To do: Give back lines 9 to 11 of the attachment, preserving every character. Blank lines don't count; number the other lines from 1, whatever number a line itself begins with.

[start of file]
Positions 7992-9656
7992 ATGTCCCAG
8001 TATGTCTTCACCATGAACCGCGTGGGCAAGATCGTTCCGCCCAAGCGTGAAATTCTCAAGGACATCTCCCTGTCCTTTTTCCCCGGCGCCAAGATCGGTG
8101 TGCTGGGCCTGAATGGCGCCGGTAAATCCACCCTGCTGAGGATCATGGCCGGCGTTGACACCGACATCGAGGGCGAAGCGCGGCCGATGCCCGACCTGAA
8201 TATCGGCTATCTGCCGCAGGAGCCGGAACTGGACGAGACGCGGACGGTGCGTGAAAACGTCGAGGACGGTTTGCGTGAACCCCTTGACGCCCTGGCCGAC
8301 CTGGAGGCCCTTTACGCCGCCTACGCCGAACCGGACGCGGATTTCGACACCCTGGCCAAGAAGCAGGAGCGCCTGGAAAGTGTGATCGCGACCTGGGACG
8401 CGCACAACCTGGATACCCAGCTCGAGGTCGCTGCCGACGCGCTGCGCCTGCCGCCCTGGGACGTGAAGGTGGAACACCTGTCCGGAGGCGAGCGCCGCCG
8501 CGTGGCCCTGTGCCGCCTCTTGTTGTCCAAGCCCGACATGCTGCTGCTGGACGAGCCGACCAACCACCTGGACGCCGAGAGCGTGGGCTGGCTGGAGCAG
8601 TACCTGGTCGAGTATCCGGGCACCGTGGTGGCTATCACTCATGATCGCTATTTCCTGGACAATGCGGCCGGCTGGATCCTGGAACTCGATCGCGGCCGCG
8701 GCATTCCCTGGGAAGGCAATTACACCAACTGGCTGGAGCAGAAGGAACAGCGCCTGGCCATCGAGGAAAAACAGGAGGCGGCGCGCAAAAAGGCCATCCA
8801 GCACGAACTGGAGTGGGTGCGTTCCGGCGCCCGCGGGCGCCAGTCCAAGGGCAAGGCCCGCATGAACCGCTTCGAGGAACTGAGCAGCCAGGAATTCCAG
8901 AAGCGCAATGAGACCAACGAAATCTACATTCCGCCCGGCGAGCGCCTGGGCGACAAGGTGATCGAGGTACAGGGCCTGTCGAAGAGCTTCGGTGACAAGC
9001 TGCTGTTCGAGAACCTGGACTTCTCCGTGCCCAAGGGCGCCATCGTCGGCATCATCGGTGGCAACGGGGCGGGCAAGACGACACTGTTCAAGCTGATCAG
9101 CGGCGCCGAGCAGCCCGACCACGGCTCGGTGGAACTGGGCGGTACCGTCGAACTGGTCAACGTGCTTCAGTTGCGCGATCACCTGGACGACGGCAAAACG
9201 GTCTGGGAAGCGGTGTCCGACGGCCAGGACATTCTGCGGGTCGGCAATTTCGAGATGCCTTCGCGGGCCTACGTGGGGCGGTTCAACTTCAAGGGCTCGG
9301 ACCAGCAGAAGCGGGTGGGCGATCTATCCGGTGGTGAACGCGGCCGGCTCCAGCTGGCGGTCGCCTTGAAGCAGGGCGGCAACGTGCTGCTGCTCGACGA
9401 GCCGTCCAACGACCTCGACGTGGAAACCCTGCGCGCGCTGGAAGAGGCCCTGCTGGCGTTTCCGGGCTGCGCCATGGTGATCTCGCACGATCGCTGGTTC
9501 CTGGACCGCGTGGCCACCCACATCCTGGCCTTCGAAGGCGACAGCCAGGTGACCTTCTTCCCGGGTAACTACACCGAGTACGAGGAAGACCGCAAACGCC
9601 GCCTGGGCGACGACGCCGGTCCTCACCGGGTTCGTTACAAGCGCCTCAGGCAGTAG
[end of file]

8601 TACCTGGTCGAGTATCCGGGCACCGTGGTGGCTATCACTCATGATCGCTATTTCCTGGACAATGCGGCCGGCTGGATCCTGGAACTCGATCGCGGCCGCG
8701 GCATTCCCTGGGAAGGCAATTACACCAACTGGCTGGAGCAGAAGGAACAGCGCCTGGCCATCGAGGAAAAACAGGAGGCGGCGCGCAAAAAGGCCATCCA
8801 GCACGAACTGGAGTGGGTGCGTTCCGGCGCCCGCGGGCGCCAGTCCAAGGGCAAGGCCCGCATGAACCGCTTCGAGGAACTGAGCAGCCAGGAATTCCAG